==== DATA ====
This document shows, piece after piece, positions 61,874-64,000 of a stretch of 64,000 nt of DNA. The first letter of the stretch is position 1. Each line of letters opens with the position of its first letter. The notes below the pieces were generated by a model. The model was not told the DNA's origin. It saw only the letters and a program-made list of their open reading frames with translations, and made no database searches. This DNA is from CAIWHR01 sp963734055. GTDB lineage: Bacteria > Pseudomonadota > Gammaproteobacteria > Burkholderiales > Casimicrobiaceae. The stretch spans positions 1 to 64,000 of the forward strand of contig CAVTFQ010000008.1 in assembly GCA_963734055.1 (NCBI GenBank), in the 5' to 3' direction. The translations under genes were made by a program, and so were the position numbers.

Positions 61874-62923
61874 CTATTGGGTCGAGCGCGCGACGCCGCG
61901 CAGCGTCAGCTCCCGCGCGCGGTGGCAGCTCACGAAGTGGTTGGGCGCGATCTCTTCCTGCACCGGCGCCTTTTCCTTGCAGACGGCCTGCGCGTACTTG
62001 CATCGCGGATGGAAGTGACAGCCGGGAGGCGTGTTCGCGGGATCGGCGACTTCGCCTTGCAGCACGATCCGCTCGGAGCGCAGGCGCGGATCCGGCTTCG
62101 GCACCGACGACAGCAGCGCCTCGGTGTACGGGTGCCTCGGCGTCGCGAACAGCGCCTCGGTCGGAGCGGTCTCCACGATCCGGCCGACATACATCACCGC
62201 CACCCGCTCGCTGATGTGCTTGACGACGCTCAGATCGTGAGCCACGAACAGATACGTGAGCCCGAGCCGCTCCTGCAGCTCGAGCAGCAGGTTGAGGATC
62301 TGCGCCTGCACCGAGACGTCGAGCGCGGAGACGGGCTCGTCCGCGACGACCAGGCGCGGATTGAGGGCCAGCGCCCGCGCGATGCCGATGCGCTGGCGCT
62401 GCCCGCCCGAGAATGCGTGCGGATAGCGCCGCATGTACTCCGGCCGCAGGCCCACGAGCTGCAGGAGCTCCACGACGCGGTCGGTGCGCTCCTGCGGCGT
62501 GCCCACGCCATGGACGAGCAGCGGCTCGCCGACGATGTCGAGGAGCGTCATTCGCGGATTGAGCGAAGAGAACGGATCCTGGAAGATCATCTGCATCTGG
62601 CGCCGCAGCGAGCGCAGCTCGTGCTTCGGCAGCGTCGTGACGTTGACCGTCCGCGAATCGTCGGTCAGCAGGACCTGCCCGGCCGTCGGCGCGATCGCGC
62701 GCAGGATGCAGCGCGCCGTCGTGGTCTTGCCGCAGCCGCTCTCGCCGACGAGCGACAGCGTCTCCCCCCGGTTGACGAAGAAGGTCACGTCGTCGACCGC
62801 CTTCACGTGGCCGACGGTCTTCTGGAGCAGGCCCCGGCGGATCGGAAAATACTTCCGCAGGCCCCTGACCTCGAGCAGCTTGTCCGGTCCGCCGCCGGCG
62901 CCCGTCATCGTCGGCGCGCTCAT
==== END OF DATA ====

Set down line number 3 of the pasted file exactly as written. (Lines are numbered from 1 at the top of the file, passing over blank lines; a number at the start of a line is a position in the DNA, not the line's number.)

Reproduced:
61874 CTATTGGGTCGAGCGCGCGACGCCGCG